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Friday, 26 November 2010

Student unrest 1968 - 1970

Student unrest at the end of the sixties followed a period of unprecedented expansion in the universities; the new concrete campuses more than doubled the participation rate, from something like 2% of 18 year-olds to 5%. After the second world war, higher education became virtually free to all those able to gain entrance on academic grounds. New courses were overtaking the immediate post-war science bias; between 1963 and 1968 the number of sociology undergraduates tripled. 

In the sixties the unrest puzzled Britain. Conservatives attributed it to a global Communist plot; Northcote Parkinson blamed it on women, the Chairman of the National Sheepbreeders Association attributed it to lack of vitamins and recommended more meat in the diet. The clergy attributed it to a resurgence of religious feeling, the Russian government said it was the start of the end of capitalism and Labour's education minister put it down to Grammar School thuggism. No two disturbances had the same cause; Vietnam, the Welsh language, squatters, Biafra, uni bus services, Rhodesia, accommodation, Greece, refectory chip prices and Ireland all sparked riots. 

But compared to what was going on elsewhere it was all very British. In France, a lecturer at Vincennes arrived to find that a fellow lecturer had convened a people's tribunal to try him for his life; he was only saved from death by a daring rescue undertaken by Communist students. In Japan, armed police fought pitched battles with students, and they too formed 'people's courts' in the university, so deeply humiliating a professor of electronics for not teaching his subject in a revolutionary way that he committed suicide. In London, the staff at Rhodesia House made tea for the besieging students.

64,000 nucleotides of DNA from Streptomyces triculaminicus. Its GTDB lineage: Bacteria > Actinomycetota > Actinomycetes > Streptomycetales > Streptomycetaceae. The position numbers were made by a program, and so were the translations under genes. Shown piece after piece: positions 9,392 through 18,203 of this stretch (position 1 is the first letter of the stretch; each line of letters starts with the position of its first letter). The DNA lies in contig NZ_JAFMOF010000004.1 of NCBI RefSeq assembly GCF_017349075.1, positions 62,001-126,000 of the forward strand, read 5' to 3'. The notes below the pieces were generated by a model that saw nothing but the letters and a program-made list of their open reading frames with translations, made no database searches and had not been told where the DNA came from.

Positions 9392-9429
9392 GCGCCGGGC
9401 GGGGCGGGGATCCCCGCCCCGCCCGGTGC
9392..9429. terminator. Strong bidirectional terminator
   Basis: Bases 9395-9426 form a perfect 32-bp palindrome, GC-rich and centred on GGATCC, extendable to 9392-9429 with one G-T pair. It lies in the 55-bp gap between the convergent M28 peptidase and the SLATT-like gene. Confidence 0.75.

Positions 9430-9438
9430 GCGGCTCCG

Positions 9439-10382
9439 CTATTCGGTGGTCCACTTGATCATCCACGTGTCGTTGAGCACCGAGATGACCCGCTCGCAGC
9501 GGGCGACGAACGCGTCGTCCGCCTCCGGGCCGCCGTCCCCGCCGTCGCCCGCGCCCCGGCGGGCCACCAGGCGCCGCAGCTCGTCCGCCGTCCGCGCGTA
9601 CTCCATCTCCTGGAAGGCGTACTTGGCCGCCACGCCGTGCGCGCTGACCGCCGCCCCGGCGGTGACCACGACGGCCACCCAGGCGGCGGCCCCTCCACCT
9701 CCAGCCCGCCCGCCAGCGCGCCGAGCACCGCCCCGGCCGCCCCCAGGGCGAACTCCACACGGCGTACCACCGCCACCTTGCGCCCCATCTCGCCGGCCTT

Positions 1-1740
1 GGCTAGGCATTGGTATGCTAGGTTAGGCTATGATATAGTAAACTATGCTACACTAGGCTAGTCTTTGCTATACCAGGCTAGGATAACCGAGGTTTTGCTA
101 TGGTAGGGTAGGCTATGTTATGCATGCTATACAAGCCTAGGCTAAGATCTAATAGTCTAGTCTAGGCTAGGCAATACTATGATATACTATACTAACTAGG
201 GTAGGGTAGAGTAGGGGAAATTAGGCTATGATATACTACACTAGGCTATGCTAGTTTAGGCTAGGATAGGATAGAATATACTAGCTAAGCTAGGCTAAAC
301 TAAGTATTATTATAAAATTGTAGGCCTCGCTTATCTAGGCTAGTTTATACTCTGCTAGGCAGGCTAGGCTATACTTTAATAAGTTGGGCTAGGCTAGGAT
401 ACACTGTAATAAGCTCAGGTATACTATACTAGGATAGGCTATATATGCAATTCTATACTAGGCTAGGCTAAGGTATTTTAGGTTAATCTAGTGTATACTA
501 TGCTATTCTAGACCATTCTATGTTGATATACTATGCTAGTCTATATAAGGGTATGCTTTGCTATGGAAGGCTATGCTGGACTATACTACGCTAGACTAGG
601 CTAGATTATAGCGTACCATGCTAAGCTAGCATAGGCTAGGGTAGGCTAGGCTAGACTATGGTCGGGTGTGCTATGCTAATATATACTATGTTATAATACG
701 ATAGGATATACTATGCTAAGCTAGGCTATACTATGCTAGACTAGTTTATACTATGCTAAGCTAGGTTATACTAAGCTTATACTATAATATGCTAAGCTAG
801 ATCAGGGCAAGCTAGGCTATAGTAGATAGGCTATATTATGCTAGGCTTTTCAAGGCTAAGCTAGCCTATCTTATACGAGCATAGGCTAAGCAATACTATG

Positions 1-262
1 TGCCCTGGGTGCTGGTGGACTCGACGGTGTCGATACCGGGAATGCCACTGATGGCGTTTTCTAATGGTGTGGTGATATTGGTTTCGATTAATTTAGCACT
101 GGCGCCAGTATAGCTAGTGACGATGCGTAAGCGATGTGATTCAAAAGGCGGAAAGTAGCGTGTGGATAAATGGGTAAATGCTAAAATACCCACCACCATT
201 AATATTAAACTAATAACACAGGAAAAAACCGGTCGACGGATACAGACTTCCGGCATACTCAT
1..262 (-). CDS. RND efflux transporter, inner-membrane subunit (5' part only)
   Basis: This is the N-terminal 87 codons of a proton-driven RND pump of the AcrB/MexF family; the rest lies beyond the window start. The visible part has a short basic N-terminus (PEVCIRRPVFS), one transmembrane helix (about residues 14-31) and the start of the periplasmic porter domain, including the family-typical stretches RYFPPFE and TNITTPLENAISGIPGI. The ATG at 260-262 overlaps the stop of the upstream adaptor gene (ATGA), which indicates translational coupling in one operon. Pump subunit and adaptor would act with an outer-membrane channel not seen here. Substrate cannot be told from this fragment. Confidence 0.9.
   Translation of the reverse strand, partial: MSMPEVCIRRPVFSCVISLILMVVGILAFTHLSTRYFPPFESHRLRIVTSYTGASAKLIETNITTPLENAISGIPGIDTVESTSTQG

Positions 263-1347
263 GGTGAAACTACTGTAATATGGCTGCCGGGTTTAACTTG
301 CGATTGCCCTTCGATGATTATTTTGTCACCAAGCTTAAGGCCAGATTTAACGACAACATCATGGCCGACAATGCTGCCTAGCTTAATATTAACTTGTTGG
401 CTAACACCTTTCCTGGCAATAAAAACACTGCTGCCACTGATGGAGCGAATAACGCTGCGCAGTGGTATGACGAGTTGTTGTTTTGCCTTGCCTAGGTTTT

I'm wary of drawing too many parallels between 1968 and 2010, but how the protests roll out will be interesting to watch. Whether students will try to take control of their own institutions will be one thing to watch; have they forgotten how to do a 'sit in'? Will they try to disrupt guest speakers? Will Michael Gove be pelted with eggs? Or will it all just fizzle out, to be posted on 'Facebook' through a coffee-bar WiFi with a skinny Latte? 


Chris said...

The students of 2010 - at least the British ones - don't want to run their own institutions (far too much like hard work!); they just want the funding gravy train to keep on rolling.

The Europeans? They're probably just happy to street fight with the flic (whether they actually revere the soixante-retards as much as the Baby Boomer media/professor-pundit nexus believe is another question).

hatfield girl said...

The demonstrations against the assaults upon Iraq ended any belief in street demonstration for good, at least in the forms known to us all from our own experiences. When upwards of a million demonstrators are managed through the capital and larger cities and towns of the UK without the slightest effect on the Labour government's political stance and already-taken decisions, then it's time to think of other means of protest.

These 'students' are unimaginative , lame-duck protestors who are too young to have realised that some kinds of protest are never going to be effective again, as well as having been criminalised in ways that make them immensely costly to every individual picked out to be 'exampled'.

Budgie said...

The vast majority of UK students in the late 60s and early 70s did not take part in the "student" demonstrations. And a lot of the "students" were not students but members of various Maoist, Trotskyist and Leninist factions.

Moreover, many others apart from students, demonstrate, but are rarely featured by the MSM. For example, I went on a Pro-Life march in London just a few years ago where I spoke to a policeman who said that he had never seen such a large turnout. It was hardly mentioned in the news, and the government took no notice.